“I was shocked,” Eccles says.

Recalls a top DraftKings executive, “We never saw it coming.”

Welcome to the big time.


New York Attorney General Eric Schneiderman’s lawyers and investigators initially focused on whether DraftKings and FanDuel employees had an unfair advantage when they played daily fantasy. Hans Pennink/AP Photo

ON NOV. 13, three days after Schneiderman’s cease-and-desist letters were delivered, FanDuel’s and DraftKings’ top executives, lawyers and lobbyists gathered for a summit meeting at the midtown Manhattan offices of Orrick, Herrington Sutcliffe, a San Francisco-based global law firm. The session was attended by Robins and Eccles and nearly two dozen attorneys, lobbyists, government affairs specialists and crisis communications consultants. Before the meeting began, “the only thing the two companies could agree on was us,” says Jeremy Kudon, a 45-year-old lawyer and lobbyist who is the founder of Orrick’s public policy group.

After three hours, the two rivals agreed on a uniform strategy to push for legislation clarifying daily fantasy’s legality in dozens of statehouses around the country. FanDuel and DraftKings executives agreed to share the exorbitant costs of going on offense to seek DFS legislation that would regulate, and tax, their industry in any state where there was legal uncertainty or even the slightest chance that an attorney general might move against the industry. It was a marriage of necessity.

But the sites continued fighting other, separate legal battles. An investor recommended that DraftKings hire David Boies, the 75-year-old lawyer who became famous representing Al Gore before the U.S. Supreme Court in the deadlocked presidential election in 2000.

Boies was kept busy. Seemingly every day, a new civil lawsuit was filed against the companies and their executives; the companies now face more than 40. The biggest lawsuit alleges that DraftKings and FanDuel granted scores of advantages to an elite group of high-volume players. “The vast majority of bettors who are small guys, playing one or two contests a day for $20 at most, are overmatched by an elite few who have the algorithms, the technological advantages, all the advantages to win the biggest money,” New York attorney Hunter J. Shkolnik says. “No one tells you that in the commercials.”

Now consolidated in a Boston courtroom, the sprawling 266-page class-action lawsuit — alleging conspiracy, fraud, negligence and RICO violations, among other claims — represents losing DFS players from 25 states and the District of Columbia. Shkolnik alleges that FanDuel revealed to its investors that only the top one-tenth of a percent of its customers actually win money. “The top 10,000 users had a negative-9.5 percent return on investment,” the lawsuit alleges. In another lawsuit, one of the plaintiffs, Brandon Peck, a 42-year-old losing player from California, says that “DFS sites knowingly and intentionally pulled the wool over the eyes of many Americans when quoting the UIGEA. We deserve our money back.”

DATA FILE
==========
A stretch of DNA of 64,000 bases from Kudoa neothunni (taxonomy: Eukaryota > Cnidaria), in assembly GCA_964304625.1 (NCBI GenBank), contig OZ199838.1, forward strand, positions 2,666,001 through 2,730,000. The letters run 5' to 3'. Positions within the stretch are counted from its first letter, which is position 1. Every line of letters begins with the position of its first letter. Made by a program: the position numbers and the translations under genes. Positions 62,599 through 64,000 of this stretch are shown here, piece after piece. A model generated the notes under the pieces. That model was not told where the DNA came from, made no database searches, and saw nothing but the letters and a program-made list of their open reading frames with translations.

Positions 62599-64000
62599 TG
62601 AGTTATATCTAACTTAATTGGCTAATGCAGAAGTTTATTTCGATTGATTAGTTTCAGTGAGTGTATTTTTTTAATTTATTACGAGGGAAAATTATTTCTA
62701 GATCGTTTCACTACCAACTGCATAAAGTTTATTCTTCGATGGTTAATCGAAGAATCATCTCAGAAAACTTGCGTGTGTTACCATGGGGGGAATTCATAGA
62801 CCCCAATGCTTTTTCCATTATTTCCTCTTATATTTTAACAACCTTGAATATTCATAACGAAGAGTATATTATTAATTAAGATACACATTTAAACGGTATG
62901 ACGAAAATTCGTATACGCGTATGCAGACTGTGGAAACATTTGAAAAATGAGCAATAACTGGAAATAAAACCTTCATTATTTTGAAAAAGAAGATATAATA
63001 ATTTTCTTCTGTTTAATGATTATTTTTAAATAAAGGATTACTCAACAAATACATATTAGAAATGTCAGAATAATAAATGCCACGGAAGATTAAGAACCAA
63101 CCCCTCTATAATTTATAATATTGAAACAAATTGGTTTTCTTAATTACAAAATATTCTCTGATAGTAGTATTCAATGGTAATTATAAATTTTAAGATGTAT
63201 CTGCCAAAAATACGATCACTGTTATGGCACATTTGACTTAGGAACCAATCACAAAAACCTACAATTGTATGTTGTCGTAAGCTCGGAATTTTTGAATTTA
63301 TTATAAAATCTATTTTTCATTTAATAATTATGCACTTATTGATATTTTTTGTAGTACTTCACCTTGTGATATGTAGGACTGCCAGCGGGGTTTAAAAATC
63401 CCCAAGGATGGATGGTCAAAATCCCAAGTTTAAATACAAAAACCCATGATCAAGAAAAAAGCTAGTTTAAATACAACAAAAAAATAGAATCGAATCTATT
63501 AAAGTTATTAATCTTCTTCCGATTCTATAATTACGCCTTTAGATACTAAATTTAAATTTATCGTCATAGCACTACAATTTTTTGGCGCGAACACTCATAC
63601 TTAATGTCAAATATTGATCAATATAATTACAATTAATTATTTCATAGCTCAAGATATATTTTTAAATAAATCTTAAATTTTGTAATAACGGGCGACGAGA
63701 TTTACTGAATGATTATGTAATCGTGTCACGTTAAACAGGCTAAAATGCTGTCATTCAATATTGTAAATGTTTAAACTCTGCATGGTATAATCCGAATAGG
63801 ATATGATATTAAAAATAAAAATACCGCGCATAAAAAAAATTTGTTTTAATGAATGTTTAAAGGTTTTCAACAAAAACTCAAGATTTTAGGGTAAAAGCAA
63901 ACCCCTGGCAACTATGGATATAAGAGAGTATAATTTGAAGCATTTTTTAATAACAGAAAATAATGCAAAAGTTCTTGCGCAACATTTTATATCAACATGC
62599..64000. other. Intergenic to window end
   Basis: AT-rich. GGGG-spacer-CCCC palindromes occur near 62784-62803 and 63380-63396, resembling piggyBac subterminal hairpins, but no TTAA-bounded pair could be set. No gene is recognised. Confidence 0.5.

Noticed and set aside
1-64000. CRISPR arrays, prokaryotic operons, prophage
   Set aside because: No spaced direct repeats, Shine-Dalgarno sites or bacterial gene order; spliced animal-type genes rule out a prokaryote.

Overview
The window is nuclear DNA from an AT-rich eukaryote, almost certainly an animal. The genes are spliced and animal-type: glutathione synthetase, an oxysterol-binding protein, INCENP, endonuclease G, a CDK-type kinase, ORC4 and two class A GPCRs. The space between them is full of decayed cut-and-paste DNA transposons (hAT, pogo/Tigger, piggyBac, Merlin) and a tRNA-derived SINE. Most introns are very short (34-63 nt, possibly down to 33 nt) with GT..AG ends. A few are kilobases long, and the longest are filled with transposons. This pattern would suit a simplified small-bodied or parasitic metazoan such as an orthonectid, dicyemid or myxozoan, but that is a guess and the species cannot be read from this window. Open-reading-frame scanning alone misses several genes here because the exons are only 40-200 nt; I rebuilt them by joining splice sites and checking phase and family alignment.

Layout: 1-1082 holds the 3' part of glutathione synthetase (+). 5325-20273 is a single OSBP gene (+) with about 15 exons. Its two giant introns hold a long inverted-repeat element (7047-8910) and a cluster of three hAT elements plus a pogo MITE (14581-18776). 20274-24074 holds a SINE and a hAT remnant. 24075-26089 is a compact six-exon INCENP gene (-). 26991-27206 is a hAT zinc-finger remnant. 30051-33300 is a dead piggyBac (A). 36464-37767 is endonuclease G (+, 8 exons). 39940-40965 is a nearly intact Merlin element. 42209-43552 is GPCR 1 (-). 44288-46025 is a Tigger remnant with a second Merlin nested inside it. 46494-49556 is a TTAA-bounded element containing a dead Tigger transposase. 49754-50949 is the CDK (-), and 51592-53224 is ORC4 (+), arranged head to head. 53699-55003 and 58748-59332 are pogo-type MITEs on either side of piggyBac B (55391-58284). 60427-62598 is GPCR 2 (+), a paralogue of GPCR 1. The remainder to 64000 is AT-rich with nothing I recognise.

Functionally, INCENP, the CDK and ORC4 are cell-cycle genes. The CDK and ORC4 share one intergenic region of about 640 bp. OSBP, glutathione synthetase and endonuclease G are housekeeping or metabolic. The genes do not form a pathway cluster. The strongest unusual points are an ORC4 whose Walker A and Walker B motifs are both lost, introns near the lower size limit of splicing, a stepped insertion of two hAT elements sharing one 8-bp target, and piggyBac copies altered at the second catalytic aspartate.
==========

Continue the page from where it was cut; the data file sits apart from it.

DraftKings and FanDuel deny the accusations. Robins and Eccles declined a request by Outside the Lines to discuss any of the legal proceedings and criminal inquiries.

Throughout the autumn, Schneiderman’s lawyers kept investigating. They became even more offended by the companies’ grandiose advertising claims and the promises to customers that both companies made — and, the lawyers say, had repeatedly broken — in their bonus programs.

Schneiderman’s action had a dramatic ripple effect across the country. In nearly two dozen states, including Illinois, Texas and Alabama, offices of the attorney general quickly opened investigations. In some states, AGs released reports declaring that daily fantasy was illegal, while legislators began considering bills that would legalize the games and regulate the industry.

“I’ve never seen attorney general opinions weaponized like this before,” Kudon says.

Says Boies: “I think DraftKings, and the industry in general, did not do as much as it could have … to regulate itself, to impose rules and regulations. It was a new industry. It was a growing industry. And I think that [DraftKings] focused much more on their product and their service than explaining it.”

The parade of negative headlines also appeared to erode customers’ trust. In the second half of the NFL season, DraftKings and FanDuel experienced week-by-week reductions in entry fees and major tournament payouts, according to data compiled by SuperLobby.com. By Week 14, for example, DraftKings’ large tourney entry fees were down 32 percent from a Week 5 high of $25 million. And FanDuel’s tourney entry fees had dropped 53 percent from a Week 6 high of $40 million, SuperLobby.com found. (FanDuel and DraftKings dispute these statistics, saying there was only a slight drop-off in large contests but that their ads attracted hundreds of thousands of new customers, many of whom have become loyal players.)

On Dec. 11, a New York Supreme Court granted Schneiderman a temporary injunction against the two companies, but they quickly appealed and won, allowing them to continue accepting wagers in New York. The pushback infuriated Schneiderman’s lawyers, who filed an amended complaint on New Year’s Eve seeking enormous financial penalties against DraftKings and FanDuel for allegedly violating New York’s false advertising and consumer fraud laws. Schneiderman accused the sites of misrepresenting the ease and simplicity with which the average user could win big payouts and the amount of skill needed to win their contests, among other accusations.

Inside both companies, morale plummeted. They had been the hottest thing going; job applications had flooded into their headquarters. No more. And for the CEOs and executives, the stress level was relentless and the realities ever-present.